Listener Feedback — Vol. 3


A listener named Gina weighs in on my origins:

Don’t be ashamed about being from Indiana.  It’s a cultural disadvantage that can be overcome.

A listener named Ty, who sent word a while back re: the recent spate of ‘double features’ and episode length, wrote back in a guilty frame of mind, with second thoughts:

Looking back at [my previous] email I now realize I was an ass. It’s your show, you are giving it to the world for free, I just need to shut up.

(It’s okay, Ty.  I wasn’t offended in the least.)

And then there’s ‘Max,’ who remains, by far and away, the podcast’s most intensive listener.  He critiques every single episode, sending me lengthy, meticulous emails that he calls ‘Listi Watch.’

After listening to Episode 155 (Lenore Zion) he first offered his thoughts on the monologue (my ‘psycho-digital’ dinner party crisis) and revealed that he is, in fact, using a pseudonym:

…we, as your audience, don’t feel accountable for the things we say to you or how we say them. We can either poke you with a feather or brand you with a hot iron from behind the curtain of an email address. You, however, have a name, a career, and a reputation to uphold two times a week. We don’t have that burden. We can say whatever the hell we want to you. Listi Watch is a perfect example. My name is not Max. And I’m never as candid and abrasive with anyone as I am with you in these critiques.

He continues, urging me to grow a pair:

…you need to be a bit more ruthless as a host. Get a little more LA, and a little less Indiana. Acknowledge the fact that you are a media personality by your own volition, and assume that people who approach you are usually not who they say they are, or at least not totally….Remember, a little “fuck you” to your audience/readers goes a long way.

His thoughts on my conversation with Lenore (whom I befriended years ago, in graduate school):

…your friendship didn’t fit the interview model. It made the usual questions sound like borderline lazy insertions. It got to a point where you didn’t even bother framing questions and just tersely asked “Happy childhood?” or “Drugs? Alcohol?” Where we wanted to hear you guys talk more about queefing, you listlessly asked about her childhood.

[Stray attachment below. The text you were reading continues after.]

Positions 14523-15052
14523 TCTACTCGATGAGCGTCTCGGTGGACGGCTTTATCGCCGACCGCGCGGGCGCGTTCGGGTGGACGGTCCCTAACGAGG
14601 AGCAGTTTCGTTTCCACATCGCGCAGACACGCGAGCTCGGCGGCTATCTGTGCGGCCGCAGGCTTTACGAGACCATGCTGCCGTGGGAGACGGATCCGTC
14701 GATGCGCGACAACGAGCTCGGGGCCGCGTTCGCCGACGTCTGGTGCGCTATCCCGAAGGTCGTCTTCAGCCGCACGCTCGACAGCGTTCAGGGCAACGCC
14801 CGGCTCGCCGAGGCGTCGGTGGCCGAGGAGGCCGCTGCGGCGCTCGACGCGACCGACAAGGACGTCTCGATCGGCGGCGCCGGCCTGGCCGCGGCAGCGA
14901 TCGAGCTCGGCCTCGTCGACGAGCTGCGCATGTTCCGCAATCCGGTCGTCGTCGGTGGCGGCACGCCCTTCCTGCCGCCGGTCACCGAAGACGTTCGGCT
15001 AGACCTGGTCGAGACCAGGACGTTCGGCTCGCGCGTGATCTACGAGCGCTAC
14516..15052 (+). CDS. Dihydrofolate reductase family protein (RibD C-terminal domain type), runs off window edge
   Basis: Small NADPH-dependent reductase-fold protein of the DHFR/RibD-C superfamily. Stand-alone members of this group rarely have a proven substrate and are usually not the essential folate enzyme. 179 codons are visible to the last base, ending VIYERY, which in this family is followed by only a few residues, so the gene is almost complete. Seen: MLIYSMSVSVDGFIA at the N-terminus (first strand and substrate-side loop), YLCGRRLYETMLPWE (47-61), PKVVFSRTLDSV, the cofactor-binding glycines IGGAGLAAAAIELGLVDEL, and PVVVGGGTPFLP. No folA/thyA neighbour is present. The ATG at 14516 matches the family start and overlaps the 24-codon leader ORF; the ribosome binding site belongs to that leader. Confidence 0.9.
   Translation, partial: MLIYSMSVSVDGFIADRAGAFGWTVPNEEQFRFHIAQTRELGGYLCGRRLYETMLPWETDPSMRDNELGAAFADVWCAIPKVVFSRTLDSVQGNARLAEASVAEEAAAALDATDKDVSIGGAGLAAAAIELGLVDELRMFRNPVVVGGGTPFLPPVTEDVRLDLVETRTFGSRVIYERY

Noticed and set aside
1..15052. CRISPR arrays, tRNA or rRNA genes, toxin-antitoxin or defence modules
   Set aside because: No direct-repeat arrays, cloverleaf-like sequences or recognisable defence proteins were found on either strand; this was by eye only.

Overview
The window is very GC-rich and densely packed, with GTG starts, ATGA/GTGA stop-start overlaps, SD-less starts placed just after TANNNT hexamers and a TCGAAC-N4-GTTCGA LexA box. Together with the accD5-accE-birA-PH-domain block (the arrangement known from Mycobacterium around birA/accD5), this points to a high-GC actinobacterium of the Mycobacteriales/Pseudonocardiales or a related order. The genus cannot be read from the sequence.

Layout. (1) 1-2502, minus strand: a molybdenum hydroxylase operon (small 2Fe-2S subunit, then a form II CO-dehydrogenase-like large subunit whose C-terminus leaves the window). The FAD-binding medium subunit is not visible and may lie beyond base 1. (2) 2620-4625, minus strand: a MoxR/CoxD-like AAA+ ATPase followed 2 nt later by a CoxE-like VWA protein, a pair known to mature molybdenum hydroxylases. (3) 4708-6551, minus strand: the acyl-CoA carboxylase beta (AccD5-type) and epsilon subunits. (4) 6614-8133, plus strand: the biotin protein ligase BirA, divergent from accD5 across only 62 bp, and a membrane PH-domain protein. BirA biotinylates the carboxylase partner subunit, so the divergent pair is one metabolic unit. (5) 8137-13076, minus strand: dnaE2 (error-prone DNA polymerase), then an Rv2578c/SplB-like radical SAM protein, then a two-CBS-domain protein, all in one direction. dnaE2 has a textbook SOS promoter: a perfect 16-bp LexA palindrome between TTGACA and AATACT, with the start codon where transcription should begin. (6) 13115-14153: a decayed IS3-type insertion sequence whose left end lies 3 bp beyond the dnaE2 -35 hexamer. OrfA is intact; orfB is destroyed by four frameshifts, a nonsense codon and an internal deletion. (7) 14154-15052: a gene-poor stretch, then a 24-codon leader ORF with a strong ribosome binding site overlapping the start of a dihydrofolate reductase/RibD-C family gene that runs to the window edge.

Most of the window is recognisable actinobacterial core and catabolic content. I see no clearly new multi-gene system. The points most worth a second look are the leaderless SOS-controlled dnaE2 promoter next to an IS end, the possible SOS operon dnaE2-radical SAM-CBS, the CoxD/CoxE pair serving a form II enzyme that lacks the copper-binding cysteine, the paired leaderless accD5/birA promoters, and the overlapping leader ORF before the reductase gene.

Duly noted.  My audience likes ‘queef talk.’

Max continues, dourly:

The bottom of the barrel was when you said quote, “And so what else… y’know…?” The Enlisted [Max refers to my listeners as ‘The Enlisted’] at this point were probably wondering if there was ever sexual attraction between you two. After all, you did have a cinematic introduction (drawings of cow, drawings of poop, happily ever after). Your audience then was probably wondering why all your friends are female. Or what else your “sex and poop” poems were about.

For the record, Lenore and I never had sex, though she’s quite lovely.  We’ve always just been buddies.

On a brighter note, Max was far more bullish about Episode 156, my conversation with Tim Horvath:

This episode was vintage Listi. Just wonderful…Self-conscious and soft-spoken paranoia from a peripheral author during the monologue; a solidly structured interview; boom, boom, hook, line, and sinker.

He gives Episode 157 (Ayana Mathis), a decidedly mixed review:

This was a spotty episode…You knew what was interesting about this show and what wasn’t; ergo so did we. The monologue was standard fare with your reading of some mail, but the guest segment was a bit more unsteady. Ayana was lively and passionate about her work and her ideas, and this made her somewhat rambling in the interview. Just huge chunks of answers. Sometimes you dropped the leash, and it became clear you lost a little focus (and we lost interest). However, this is not to say that this was a lost episode. There were some shrewd moments that gives this show a rating of about 5/10.

He then comments on my monologue and the ‘mail’ segment in particular, taking issue with a negative letter from a listener named ‘Pie.’  Pie sent word to let me know that the show has, in his(?) opinion, lost its way, devolving into narcissistic self-obsession.

Max’s take: